How Reality Star Bethenny Frankel Achieved Brand Success
The former star of 'The Real Housewives of New York City' slowly built up a name that she now uses for many products.
This column originally posted on Oct. 23, 2014.
There are celebrities that spend all of their time in front of a camera and others that spend it gallivanting about the world. Then there are those that leverage their brand to build incredible businesses and do it with little help from outside players.
Enter Bethenny Frankel, who turned a few years worth of reality TV into an enterprise worth hundreds of millions of dollars.
I connected with Frankel (born Nov. 4, 1970) with the intent to learn how she grew her personal brand to the point that she could leverage it to create a thriving business with endless opportunities for additional product lines. I must say, it was quite a journey.
Here's how it went down.
Just start somewhere.
After attending culinary school, Frankel went to work in a restaurant that subsequently failed, so she got entrepreneurial and launched a cookie business. Seeing the opportunity to gain access to a wider market, she went on The Apprentice: Martha Stewart to expose her new business and begin building a platform -- the key term here is "platform."
Despite the fact that the show wasn't so hot with ratings -- at least compared to its later Donald Trump iteration -- she finished in the top two. This created the opportunity to further leverage the publicity with regular appearances on The Today Show, only prompting further exposure and opportunity.
You can see that there were building blocks that seem to have been intentionally set in place to gain access to the exposure required to build the brand she wanted -- a healthier, but not extreme, way to enjoy life's indulgences.
Like all businesses, you must take a risk.
When she had the opportunity to be on the first edition of The Real Housewives of New York City, she knew that it had the potential to be an absolute disaster.
"Although there was a huge risk associated with that type of reality TV, I had an instinct that it would allow me to focus on my business," she says.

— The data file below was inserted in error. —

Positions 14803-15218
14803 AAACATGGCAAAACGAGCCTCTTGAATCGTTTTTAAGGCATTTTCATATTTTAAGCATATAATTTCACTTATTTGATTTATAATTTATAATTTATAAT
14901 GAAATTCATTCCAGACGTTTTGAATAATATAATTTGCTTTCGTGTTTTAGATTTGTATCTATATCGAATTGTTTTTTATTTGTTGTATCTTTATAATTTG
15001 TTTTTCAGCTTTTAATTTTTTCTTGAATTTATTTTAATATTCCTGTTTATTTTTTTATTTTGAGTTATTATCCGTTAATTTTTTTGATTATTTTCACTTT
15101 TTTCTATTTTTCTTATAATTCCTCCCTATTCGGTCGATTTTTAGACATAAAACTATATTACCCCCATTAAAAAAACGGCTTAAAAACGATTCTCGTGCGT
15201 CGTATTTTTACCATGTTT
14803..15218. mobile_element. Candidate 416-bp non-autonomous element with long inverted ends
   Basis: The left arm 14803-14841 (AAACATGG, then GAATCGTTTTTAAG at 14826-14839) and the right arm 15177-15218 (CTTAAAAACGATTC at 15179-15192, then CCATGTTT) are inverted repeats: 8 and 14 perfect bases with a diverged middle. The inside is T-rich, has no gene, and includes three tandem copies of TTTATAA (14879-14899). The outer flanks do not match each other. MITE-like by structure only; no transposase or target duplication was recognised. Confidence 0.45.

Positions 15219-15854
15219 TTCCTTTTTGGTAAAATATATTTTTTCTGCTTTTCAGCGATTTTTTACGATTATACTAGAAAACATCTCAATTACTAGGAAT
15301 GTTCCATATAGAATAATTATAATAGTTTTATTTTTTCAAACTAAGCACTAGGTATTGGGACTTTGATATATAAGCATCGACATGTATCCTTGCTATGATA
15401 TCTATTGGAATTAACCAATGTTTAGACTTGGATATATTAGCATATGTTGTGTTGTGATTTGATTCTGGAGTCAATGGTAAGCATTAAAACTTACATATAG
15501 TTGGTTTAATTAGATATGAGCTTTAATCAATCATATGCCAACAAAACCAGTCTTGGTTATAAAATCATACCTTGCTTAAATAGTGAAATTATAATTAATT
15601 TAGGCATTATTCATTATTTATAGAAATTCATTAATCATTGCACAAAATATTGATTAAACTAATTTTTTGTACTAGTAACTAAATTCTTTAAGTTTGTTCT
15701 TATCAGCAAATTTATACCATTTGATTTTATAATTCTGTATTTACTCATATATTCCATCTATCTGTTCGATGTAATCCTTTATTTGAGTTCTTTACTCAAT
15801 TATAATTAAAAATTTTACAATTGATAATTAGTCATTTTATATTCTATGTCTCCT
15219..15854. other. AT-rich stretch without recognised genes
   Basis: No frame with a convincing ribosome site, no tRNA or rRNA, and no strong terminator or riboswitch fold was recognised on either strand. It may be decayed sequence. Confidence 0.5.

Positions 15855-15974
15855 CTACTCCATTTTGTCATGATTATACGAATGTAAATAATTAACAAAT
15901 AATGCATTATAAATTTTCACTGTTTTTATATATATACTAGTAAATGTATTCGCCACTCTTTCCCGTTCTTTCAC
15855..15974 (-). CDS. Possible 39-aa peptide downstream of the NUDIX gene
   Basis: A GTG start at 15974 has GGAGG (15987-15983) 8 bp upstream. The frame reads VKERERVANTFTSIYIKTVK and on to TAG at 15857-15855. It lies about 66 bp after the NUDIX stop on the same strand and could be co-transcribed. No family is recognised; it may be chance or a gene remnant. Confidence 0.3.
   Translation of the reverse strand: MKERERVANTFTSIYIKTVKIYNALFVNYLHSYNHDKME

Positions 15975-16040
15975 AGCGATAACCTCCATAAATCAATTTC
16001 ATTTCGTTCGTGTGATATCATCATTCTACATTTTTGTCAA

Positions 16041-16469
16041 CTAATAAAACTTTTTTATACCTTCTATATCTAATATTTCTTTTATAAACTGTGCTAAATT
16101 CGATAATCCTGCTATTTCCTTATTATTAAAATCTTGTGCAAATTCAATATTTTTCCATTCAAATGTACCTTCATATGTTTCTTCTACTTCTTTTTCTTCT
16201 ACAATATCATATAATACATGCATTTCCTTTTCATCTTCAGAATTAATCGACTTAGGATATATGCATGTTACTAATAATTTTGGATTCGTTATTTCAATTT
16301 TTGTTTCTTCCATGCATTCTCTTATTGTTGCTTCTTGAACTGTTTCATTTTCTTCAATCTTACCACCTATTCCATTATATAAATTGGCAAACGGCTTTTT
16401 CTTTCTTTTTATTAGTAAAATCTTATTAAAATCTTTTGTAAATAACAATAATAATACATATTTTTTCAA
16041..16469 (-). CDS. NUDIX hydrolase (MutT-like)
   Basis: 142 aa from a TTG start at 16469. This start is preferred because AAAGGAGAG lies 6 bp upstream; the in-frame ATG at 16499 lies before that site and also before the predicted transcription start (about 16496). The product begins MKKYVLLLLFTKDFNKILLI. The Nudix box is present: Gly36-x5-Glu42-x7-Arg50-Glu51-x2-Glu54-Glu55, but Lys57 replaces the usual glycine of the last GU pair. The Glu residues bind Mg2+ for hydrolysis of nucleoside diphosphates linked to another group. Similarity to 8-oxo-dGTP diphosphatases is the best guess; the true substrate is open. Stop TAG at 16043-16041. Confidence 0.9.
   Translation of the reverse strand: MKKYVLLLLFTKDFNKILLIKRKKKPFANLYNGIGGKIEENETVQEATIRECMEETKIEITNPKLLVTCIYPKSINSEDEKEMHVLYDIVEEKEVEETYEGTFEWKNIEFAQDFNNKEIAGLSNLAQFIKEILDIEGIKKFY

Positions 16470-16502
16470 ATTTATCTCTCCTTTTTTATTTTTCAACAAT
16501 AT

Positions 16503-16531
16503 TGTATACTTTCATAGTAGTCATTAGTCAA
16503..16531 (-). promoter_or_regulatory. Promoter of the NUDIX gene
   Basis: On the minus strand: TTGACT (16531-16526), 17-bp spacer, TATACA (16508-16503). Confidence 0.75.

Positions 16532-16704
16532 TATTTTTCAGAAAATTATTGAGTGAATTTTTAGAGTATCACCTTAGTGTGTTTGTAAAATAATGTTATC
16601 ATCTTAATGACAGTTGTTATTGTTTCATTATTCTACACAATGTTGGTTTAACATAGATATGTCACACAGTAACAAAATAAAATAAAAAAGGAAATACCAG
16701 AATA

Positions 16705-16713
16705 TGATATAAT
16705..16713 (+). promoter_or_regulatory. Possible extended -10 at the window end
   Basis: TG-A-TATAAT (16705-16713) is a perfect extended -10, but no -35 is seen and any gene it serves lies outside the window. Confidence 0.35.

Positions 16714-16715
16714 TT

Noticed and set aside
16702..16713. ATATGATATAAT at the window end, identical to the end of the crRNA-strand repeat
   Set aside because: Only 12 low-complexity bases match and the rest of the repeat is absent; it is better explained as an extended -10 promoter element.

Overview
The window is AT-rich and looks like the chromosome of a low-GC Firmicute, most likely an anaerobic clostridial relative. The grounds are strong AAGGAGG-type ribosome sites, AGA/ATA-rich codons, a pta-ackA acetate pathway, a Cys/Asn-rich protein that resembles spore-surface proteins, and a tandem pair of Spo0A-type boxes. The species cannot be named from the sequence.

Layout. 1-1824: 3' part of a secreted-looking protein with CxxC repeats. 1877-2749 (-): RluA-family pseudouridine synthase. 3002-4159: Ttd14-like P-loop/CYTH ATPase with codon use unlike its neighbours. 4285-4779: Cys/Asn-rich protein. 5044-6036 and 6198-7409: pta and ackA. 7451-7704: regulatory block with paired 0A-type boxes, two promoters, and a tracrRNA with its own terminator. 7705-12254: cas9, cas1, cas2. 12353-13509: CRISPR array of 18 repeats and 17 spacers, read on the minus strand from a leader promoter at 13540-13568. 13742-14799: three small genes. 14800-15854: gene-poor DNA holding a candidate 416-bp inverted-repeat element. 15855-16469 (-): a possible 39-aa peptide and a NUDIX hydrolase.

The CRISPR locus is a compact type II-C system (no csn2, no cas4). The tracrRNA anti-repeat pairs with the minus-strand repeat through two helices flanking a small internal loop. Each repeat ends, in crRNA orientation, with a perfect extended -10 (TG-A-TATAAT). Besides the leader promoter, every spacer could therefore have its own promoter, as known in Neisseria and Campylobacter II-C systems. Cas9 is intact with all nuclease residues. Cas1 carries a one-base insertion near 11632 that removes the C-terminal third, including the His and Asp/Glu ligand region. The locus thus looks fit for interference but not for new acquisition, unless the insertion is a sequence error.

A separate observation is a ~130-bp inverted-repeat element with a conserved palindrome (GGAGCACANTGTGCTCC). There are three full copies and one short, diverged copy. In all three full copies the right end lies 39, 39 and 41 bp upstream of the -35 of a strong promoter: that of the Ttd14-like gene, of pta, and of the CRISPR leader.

And it did. While the other participants were out buying diamonds -- Frankel was admittedly broke -- she used the opportunity and capitalized as "the first reality star to leverage the show as a platform to build a brand." That brand was Skinnygirl.
Related: Skinny Girl, Fat Profits
Strategize with flexibility.
The Skinnygirl brand was started with a book, Naturally Thin: Unleash Your Skinnygirl and Free Yourself From a Lifetime of Dieting, into which she "poured her heart and soul." Frankel realized early on that if she remained completely open and honest with her audience about absolutely everything, they would follow her purely out of the trust that was built. This enabled her to leverage that trust when it came time to sell a product -- initially, that product was Skinnygirl Margaritas.
Frankel says that her particular strategy is "to remain highly flexible so you can move in the moment and make changes quickly." This strategy worked for her as she inked a deal with Beam Global, which she has partnered with to sell Skinnygirl cocktails for a rather large some of money -- reported at or in excess of $100,000,000.
Do you want to know what Frankel did that happened to be absolutely genius? She retained the intellectual property for the name "Skinnygirl," allowing her to continue to build the brand into other horizontals while retaining the marketing spend and support that Beam Global was going to put into the line of Skinnygirl cocktails.
"You need to create the opportunity to make sure every partner is motivated to help everyone else," she says. "If Skinnygirl popcorn is doing well, the other products will do well because consumers trust the brand."
As of now, Frankel's Skinnygirl line includes everything from hummus, dips and salsas to nutrition bars, supplements and shapewear. Heck, she even just released a children's book, Cookie Meets Peanut. Why, you may ask? Because like all of her other products, it resonates with her audience and brand.
This brings up an important lesson for all businesses, and particularly newer ones. You absolutely must remain true to yourself and to your brand from the very beginning, and if you do this effectively, you might just find yourself in a situation where your audience -- or customers -- will follow you anywhere.
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